Euchloe olympia (W.H. Edwards, 1871)
NatureServe Global Rank: G4G5
Virginia State Rank: S2
VA DGIF Tier: None
Federal Legal Status: None
Virginia Legal Status: None
Description: The Olympia Marble is a medium sized mainly white species that has a few darker markings near the leading edge and apex of the dorsal front wing. The ventral side displays greenish-yellow markings that give a marbled appearance on the translucent white backdrop.
Similar species: The Falcate Orangetip (Anthocharis midea) is vaguely similar to the Olympia Marble, but the pointed edge of their front wing and increased dark markings on the ventral hind wings will clearly differentiate this species from the Olympia Marble.
North American Range: The Olympia Marble mainly lives in the Great Plains States but also in scattered locations from New York to Virginia and West Virginia in the central Appalachians.
VA Observations by Locality: Frederick | Augusta | Frederick | Giles | Highland | Lee | Rockingham | Page | Russell | Shenandoah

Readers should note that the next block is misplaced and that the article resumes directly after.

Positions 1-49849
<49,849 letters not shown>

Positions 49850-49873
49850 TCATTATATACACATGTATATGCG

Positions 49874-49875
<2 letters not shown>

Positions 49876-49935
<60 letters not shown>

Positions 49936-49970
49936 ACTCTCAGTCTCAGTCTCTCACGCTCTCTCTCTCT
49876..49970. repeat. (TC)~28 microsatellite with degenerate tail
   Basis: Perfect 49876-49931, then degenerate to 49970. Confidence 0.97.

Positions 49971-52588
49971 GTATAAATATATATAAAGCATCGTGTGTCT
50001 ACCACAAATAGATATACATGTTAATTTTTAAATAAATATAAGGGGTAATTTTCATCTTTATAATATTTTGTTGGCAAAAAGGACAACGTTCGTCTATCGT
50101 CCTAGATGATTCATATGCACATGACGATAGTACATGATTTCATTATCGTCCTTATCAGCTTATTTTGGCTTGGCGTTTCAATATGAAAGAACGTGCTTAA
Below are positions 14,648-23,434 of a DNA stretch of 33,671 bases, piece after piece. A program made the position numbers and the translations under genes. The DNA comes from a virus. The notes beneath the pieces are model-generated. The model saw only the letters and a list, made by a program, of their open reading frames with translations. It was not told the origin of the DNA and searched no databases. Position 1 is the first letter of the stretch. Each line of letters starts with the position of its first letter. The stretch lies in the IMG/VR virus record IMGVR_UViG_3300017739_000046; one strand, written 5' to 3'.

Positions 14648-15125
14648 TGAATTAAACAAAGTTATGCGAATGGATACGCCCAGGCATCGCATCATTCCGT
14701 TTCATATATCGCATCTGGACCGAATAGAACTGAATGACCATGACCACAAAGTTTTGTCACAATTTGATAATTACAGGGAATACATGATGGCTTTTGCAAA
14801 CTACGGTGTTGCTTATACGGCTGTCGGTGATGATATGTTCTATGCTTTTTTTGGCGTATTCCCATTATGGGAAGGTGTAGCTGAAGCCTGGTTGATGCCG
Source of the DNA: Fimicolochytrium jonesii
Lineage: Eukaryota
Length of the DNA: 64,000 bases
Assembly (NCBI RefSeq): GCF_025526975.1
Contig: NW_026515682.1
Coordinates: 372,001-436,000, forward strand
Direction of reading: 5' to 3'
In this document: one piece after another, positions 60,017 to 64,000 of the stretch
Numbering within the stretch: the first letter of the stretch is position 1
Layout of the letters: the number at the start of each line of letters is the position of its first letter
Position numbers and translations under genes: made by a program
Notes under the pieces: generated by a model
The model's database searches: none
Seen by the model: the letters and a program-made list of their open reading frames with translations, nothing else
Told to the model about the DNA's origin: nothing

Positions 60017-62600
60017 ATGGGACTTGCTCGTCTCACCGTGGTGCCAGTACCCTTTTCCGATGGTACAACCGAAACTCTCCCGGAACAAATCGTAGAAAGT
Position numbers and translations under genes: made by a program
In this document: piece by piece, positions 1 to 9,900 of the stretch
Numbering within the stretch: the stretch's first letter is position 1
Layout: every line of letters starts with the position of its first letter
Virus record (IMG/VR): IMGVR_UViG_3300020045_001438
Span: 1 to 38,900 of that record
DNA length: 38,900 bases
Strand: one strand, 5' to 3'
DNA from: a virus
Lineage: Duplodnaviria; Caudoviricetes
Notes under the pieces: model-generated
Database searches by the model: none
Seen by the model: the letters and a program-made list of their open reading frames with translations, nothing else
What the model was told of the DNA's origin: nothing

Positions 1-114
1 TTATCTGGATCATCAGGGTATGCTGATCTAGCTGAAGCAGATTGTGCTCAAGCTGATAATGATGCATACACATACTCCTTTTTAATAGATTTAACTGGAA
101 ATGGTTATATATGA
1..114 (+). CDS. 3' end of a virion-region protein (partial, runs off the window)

Flight season and broods: In our area it is single-brooded in April to May.
Habitat and Food Plants: The Olympia Marble is mainly an inhabitant of the barren environments in the east. It feeds on small rockcresses (Arabis species) that occur in shale and limestone barrens in the area. It over-winters in the pupal stage.
Behavior and Ecology: They have a quick and direct flight that is near to the ground and stop at nectar sources frequently.
Population trend and potential threats: The population of this species seems to be on the decline in the Appalachians, possibly due to Gypsy Moth spraying and habitat destruction.
Management practices: In Virginia, finding and protecting populations of the Olympia Marble is key to their protection. Also, utilizing gypsy moth control measures that do not impact non-target invertebrates, would be beneficial.
References: Allen, T. J. 1997. The Butterflies of West Virginia and their Caterpillars. University of Pittsburg Press. 388pp.
Cech, R. and G. Tudor. 2005. Butterflies of the East Coast. Pg. 250. Princeton University Press.
Opler, P. A. 1992. A Field Guide to Eastern Butterflies. Peterson Field Guides
Pyle, R. M. 1981. Field Guide to North American Butterflies. National Audubon Society.
Virginia Department of Conservation and Recreation, Natural Heritage Program, 600 E. Main St., 24th Floor, Richmond, VA 23219
This atlas was compiled
by the VA Natural Heritage Program with funds provided by the VA Dept. of Game and Inland Fisheries through a state wildlife grant
from U.S. Fish and Wildlife Service
Last Modified: Friday, 26 February 2021, 03:21:56 PM